In finishing this book, I learned a lot about different leadership styles, what works and what doesn’t and how much goes into the chocolate world. Hershey and Mars had their fair share of problems, pandemics, and successes. I feel the largest take away from this book was first leadership and secondly innovation.
I personally was amazed with how Hershey started a whole community with his employees. He not only employed them, but also had housing, churches, grocery stores, schools, and entertainment in a community for them all. While this is great to show your employees how valued they are and to keep them long term, was this good? To me they became very dependent on him and did not realize how the real world worked outside of their community. Once he passed away, no one knew how to make a decision and other people outside of the company began moving in and everything was changing. The junior college closed, churches suffered because the ones left behind were no longer giving the money to support them. While I feel his intentions were good for his community, was it really the best for them? It reminds me more of a parent child relationship than employer/employee relationship.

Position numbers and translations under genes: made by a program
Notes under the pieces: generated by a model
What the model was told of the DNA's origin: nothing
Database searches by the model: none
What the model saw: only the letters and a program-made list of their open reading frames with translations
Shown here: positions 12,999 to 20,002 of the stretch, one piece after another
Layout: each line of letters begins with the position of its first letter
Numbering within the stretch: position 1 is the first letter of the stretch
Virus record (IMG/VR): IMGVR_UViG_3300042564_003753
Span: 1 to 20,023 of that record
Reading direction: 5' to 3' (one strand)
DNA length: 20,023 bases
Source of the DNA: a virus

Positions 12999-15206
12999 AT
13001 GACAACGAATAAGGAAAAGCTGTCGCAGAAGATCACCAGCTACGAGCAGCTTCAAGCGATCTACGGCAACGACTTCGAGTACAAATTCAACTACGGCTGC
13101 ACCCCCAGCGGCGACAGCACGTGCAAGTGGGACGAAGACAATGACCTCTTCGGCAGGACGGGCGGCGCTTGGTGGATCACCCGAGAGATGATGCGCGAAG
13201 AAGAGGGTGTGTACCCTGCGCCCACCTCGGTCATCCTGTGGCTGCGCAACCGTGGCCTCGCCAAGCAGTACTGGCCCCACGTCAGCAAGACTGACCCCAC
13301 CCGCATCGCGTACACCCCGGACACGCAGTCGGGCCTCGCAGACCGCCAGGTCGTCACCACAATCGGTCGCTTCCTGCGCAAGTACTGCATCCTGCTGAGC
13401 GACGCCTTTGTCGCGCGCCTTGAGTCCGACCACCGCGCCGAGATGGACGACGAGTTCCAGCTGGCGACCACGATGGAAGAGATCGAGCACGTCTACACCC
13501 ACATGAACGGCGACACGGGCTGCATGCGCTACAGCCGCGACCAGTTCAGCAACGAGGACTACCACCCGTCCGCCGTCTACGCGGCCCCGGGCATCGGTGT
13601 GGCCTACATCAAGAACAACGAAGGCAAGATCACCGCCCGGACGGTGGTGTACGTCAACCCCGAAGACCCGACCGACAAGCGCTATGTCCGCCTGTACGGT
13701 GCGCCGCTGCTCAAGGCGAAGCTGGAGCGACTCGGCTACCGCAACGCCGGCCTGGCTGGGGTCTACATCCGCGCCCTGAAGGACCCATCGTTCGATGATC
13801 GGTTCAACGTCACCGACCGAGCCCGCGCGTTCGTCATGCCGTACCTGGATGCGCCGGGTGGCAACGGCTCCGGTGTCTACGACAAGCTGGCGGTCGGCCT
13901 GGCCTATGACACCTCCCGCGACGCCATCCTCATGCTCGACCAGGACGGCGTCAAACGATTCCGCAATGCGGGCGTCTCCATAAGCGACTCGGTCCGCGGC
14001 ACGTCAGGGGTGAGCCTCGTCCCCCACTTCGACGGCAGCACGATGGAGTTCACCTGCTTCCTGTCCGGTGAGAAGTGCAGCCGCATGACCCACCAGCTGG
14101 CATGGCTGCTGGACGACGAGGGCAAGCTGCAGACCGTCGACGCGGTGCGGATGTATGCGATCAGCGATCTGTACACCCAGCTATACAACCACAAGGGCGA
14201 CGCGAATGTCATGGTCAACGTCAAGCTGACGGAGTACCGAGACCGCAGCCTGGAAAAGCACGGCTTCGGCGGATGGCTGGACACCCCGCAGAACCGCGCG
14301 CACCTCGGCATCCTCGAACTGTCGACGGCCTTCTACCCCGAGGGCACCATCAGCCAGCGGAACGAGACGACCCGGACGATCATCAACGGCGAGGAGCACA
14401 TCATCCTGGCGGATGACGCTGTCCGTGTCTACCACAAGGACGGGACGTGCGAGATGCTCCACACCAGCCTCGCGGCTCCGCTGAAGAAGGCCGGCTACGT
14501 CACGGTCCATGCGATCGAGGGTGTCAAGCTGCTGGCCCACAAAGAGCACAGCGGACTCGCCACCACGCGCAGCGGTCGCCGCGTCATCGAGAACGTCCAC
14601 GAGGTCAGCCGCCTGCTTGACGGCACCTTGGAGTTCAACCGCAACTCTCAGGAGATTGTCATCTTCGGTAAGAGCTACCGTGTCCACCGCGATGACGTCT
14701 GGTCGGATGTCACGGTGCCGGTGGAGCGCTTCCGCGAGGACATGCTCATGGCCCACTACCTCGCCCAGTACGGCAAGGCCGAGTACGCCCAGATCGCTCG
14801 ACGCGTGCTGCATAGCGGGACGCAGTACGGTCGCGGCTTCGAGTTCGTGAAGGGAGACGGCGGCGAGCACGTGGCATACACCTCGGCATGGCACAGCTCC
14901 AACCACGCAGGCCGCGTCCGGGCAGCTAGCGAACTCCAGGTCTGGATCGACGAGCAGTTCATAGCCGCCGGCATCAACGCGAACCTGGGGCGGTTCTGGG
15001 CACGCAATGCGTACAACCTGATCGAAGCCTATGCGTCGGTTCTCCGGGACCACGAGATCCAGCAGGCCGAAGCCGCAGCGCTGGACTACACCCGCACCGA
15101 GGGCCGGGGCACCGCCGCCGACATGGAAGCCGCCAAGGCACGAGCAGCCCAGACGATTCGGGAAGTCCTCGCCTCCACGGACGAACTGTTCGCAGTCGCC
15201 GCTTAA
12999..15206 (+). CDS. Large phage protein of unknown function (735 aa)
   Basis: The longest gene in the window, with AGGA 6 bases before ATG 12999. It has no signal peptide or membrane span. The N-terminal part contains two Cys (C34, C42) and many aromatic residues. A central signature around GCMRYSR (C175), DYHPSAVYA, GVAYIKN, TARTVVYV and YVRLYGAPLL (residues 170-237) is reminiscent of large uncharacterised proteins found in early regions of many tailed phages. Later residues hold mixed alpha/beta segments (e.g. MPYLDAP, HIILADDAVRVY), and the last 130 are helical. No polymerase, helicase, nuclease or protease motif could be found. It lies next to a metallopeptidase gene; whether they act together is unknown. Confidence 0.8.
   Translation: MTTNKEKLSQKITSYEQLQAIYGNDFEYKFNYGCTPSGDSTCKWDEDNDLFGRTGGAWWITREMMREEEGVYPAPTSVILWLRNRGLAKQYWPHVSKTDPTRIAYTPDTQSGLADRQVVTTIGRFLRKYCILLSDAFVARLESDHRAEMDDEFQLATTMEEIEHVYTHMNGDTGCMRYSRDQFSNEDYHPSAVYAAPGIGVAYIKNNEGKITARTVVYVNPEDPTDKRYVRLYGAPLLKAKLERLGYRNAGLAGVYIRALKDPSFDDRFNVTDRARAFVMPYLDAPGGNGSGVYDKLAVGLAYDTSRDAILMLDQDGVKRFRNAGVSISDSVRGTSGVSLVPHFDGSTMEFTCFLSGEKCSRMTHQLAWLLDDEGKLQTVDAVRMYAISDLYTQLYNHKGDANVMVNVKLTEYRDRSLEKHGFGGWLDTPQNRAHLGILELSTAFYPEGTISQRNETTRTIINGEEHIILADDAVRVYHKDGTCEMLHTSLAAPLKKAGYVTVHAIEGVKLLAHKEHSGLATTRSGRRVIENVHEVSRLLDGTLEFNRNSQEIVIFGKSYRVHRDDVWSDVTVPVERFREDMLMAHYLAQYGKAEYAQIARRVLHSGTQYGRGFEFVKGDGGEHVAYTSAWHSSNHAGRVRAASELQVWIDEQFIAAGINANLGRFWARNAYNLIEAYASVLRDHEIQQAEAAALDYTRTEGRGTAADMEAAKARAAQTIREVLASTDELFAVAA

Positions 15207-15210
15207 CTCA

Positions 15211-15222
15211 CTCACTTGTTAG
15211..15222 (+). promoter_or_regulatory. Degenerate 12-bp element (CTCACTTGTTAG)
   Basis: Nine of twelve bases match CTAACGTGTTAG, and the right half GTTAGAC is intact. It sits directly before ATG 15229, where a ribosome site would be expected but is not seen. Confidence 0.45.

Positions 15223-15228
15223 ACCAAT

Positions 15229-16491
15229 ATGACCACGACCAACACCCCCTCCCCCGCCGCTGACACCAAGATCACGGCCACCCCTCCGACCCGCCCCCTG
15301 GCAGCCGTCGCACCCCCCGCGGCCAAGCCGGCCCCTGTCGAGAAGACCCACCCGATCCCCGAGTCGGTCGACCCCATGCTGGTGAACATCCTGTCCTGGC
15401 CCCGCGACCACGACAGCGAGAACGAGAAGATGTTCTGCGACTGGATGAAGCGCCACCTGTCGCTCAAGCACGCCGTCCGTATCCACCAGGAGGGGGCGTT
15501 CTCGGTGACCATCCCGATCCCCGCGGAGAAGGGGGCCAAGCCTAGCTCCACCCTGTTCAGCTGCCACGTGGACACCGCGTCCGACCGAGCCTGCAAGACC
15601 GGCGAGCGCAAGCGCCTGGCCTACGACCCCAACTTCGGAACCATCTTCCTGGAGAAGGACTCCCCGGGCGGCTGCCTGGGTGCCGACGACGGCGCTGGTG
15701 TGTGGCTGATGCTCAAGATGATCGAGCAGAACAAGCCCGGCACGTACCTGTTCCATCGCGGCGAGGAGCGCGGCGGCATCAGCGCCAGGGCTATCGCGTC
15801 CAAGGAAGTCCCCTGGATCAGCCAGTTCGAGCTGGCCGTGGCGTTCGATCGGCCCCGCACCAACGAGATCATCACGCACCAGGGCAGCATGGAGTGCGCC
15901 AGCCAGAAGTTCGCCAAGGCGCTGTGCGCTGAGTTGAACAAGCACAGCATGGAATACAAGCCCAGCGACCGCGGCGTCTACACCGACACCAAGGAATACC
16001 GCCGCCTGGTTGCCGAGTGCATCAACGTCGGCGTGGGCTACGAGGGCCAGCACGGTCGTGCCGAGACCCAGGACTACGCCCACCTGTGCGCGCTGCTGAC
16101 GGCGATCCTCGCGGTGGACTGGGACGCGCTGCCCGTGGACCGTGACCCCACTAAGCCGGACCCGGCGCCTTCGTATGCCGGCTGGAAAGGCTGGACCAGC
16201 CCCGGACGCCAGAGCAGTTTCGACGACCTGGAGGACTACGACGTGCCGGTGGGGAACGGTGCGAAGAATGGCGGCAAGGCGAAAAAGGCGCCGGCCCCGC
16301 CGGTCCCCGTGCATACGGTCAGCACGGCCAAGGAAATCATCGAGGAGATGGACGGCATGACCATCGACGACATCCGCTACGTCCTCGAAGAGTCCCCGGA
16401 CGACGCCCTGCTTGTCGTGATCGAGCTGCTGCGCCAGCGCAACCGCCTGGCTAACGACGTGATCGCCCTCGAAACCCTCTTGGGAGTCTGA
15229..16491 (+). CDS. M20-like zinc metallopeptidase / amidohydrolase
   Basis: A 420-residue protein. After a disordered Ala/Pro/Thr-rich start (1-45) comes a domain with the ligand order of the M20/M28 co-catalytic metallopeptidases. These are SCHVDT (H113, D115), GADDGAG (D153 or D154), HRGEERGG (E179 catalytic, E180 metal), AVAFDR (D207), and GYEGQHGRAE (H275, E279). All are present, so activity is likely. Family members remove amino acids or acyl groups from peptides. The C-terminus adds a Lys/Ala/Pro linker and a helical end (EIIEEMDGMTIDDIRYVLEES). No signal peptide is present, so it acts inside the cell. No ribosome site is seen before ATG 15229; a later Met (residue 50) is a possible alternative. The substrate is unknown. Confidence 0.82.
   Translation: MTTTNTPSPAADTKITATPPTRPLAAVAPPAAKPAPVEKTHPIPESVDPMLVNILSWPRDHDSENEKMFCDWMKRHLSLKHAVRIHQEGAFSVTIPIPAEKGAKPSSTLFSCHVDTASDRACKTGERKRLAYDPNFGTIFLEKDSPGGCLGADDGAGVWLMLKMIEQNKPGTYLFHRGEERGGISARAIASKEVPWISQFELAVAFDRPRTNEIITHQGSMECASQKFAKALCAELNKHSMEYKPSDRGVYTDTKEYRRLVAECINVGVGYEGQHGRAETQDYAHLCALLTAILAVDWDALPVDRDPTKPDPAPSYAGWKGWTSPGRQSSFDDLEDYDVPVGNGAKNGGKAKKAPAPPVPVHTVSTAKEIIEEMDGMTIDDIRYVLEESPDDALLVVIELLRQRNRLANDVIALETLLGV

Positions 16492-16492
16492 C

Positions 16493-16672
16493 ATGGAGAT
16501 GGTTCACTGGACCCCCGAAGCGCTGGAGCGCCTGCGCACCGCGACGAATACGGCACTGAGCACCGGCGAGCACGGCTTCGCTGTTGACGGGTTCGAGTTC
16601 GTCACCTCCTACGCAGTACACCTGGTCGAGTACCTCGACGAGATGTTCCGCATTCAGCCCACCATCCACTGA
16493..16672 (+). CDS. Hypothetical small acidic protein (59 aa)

This brings me to talking about the exit plan again. It is just important. Business have closed because there was no plan. Families can be torn apart because they all have their own ideas about what needs to be done. Have it written out in black and white so there is no question in case you die before you retire. Just like having a will for your family, you need one for your business.
Finally, during the earlier years of Hershey and Mars, they fought droughts, too much rain, and shortage of sugar, pest, and so many other pandemics. In reading about all of that, it reminded me of where I live and the hurricanes we face yearly. We have had a couple 100-year floods in a two-year period. They devastated crops, lost cattle, hogs and thousands of turkey’s just miles from my house. Then, 2020, we have a pandemic. My point is, even though it has been 50-60 years since their sugar issues, problems do not go away. You have to plan, think outside of the box, and be ready for whatever lies ahead. No one saw pandemic coming that would shut down the world for over a year. Yes, we can kind of plan for hurricanes because we know they come in Eastern North Carolina, but you also have to try to plan for the worst. I feel that this pandemic opened everyone’s eyes that you can be a booming business one day and be shut down the next at no fault of your own. Surround yourself with smart, innovative people and keep pushing forward.